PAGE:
The statutory provisions impose a reasonable man standard for determining whether a judge should recuse himself. Parliament Insurance Company v. Hanson, 676 F.2d 1069, 1075 (5th Cir.1982). Applying this standard, we see no impropriety in the trial judge's failure to recuse himself. Dozier was free on bond when the information complained of was related to the judge, and the information, at least to some extent, was relevant to the district court's supervision of that bond. Furthermore, and most importantly, we can see no prejudice or bias which the trial judge developed as a result of this information.
Next, Dozier contends that the government engaged in such outrageous conduct that the lower court erred in finding a violation of probation and in revoking probation. After thoroughly reviewing the record and the applicable law, we find this contention to be totally without merit.
Finally, Dozier contends that the district court erred in finding he had committed the crimes of conspiracy and attempted burglary. All that is required for the revocation of probation is enough evidence to satisfy the district judge that the conduct of probationer has not met the conditions of probation. United States v. MacKenzie, 601 F.2d 221, 222 (5th Cir.1979), cert. denied, 444 U.S. 1018, 100 S.Ct. 673, 62 L.Ed.2d 649 (1980). Since Dozier's solicitation of Martin to contact jurors serves as an adequate basis for the discretionary action of the district court, it is unnecessary for us to decide this claim of error advanced by the defendant. United States v. Brown, 656 F.2d 1204, 1207 (5th Cir.1981), cert. denied, 454 U.S. 1156, 102 S.Ct. 1029, 71 L.Ed.2d 313 (1982).
Finding no reversible error, the revocation of probation is affirmed.
GARWOOD, Circuit Judge, concurring:
I join in all of Judge Garza's excellent opinion for the Court, and append these remarks only to express my concern over the implications of the revocation of probation for conduct occurring before the event from which the commencement of the specified five-year duration of the probation is measured, where the conduct takes place after the sentencing at which the probation is imposed and the "fraud at sentencing" concept is not involved. My concern is grounded on the provision of 18 U.S.C. Sec. 3651 that "[t]he period of probation, together with any extension thereof, shall not exceed five years." At the very least this would appear to mean that five years is the maximum length of any period during which the conduct of a probationer may subject him to revocation of the probation (as opposed to resentencing for fraud at sentencing). Surely the quoted provision of section 3651 prevents a sentence imposing a period of probation which is expressly stated to commence the day of sentencing and to thereafter continue either for six years after sentencing or for five years after the occurrence of some ascertainable future time or event, such as the probationer's completion of a given number of hours of public service or the like. Yet virtually the same result is achieved de facto in a case like that at bar, where the sentence imposes probation for a period commencing with a future event (release from prison) and ending five years after that event, and revocation is based not on "fraud at sentencing" but solely on conduct occurring before commencement of the stated five-year probation period and after the sentencing. Our prior decisions, cited in Judge Garza's opinion, sanction such a result. However, they are principally focused on the issue of revocation for conduct prior to the commencement of the probationary period, whatever its stated (or effective) duration, rather than on the issue posed by the effective lengthening of the probation period beyond the statutory five-year maximum. Nevertheless, these decisions are binding on this panel, and I accordingly concur in Judge Garza's opinion on this issue, as well as on the other matters presented by the instant appeal.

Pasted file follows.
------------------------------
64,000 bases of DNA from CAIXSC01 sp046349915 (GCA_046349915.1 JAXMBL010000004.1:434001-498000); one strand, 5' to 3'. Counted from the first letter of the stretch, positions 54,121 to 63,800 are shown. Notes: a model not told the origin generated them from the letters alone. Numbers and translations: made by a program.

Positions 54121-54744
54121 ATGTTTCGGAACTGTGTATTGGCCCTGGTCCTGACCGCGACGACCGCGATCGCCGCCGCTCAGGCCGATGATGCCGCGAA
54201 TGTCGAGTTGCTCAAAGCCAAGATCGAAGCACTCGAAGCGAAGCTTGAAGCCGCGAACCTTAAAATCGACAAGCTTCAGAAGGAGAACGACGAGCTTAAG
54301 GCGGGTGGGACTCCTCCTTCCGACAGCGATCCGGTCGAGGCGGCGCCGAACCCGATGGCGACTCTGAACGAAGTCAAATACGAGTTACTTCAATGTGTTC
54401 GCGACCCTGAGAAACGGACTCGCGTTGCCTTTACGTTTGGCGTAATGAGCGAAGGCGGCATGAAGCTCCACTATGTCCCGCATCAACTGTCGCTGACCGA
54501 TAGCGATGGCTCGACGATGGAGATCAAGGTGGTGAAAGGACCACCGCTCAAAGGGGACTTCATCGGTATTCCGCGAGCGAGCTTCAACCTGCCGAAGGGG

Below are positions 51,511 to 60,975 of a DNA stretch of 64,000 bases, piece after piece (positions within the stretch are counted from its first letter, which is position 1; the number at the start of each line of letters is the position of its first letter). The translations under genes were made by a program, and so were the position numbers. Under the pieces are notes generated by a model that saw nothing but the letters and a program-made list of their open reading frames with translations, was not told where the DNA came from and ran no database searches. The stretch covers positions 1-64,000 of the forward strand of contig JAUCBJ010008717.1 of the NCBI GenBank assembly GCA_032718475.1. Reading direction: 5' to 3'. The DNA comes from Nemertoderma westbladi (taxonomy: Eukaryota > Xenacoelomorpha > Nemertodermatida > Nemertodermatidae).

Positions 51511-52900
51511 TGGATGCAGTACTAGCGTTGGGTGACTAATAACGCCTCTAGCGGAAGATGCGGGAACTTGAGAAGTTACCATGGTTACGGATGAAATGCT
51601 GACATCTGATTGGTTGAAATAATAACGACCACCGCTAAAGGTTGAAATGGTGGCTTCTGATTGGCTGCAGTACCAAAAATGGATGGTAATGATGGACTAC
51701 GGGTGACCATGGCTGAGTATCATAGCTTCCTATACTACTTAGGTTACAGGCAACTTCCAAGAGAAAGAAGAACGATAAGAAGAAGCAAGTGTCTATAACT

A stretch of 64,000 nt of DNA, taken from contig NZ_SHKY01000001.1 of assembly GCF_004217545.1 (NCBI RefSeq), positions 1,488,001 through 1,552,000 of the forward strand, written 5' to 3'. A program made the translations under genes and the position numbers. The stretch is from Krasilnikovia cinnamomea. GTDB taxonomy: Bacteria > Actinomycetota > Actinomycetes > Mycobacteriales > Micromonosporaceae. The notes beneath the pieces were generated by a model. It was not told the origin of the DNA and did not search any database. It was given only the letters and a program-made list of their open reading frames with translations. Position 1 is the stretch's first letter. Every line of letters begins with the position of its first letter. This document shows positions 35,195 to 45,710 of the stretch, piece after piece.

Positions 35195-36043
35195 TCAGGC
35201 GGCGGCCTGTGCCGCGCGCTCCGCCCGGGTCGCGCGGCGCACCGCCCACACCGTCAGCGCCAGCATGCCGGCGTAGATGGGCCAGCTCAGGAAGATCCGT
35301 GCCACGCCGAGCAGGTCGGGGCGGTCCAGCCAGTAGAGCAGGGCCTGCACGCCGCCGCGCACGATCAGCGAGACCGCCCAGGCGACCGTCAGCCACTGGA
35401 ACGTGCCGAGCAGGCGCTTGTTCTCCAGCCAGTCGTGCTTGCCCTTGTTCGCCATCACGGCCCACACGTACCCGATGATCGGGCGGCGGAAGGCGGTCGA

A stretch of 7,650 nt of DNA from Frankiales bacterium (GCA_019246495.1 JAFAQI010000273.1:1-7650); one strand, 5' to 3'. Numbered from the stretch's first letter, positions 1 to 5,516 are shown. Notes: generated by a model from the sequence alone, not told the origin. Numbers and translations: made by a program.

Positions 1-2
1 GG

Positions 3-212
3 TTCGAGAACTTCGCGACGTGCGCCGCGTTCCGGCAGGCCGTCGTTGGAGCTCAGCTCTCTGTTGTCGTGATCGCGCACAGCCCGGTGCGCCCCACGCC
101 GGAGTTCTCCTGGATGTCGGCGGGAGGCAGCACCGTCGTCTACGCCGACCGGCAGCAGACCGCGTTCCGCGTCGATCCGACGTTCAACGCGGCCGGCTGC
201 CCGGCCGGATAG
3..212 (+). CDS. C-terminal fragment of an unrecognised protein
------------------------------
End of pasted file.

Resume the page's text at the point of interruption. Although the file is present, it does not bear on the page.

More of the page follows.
After being contacted by Martin, Davis contacted Agent Phipps of the F.B.I. Agent Phipps in turn contacted the trial judge. From this time forward, Davis kept Agent Phipps informed of Dozier and Martin's activities. Reciprocally, Phipps kept the district court informed concerning the progress of the investigation
At oral arguments a question arose concerning the status of the appeal of this case when the probation revocation hearing was held. The court asked the parties to file supplemental briefs on the question of whether, assuming the mandate of this court had been stayed by the United States Supreme Court, the district court had jurisdiction to revoke Dozier's probation. The record reveals, however, the stay granted by the Supreme Court was vacated before the hearing. Since the district court reacquires jurisdiction of a case when the mandate is issued, United States v. Cook, 592 F.2d 877, 880 (5th Cir.), cert. denied, 442 U.S. 921, 99 S.Ct. 2847, 61 L.Ed.2d 289 (1979), the district court regained jurisdiction when the stay was vacated. The district court, therefore, had jurisdiction when the hearing was held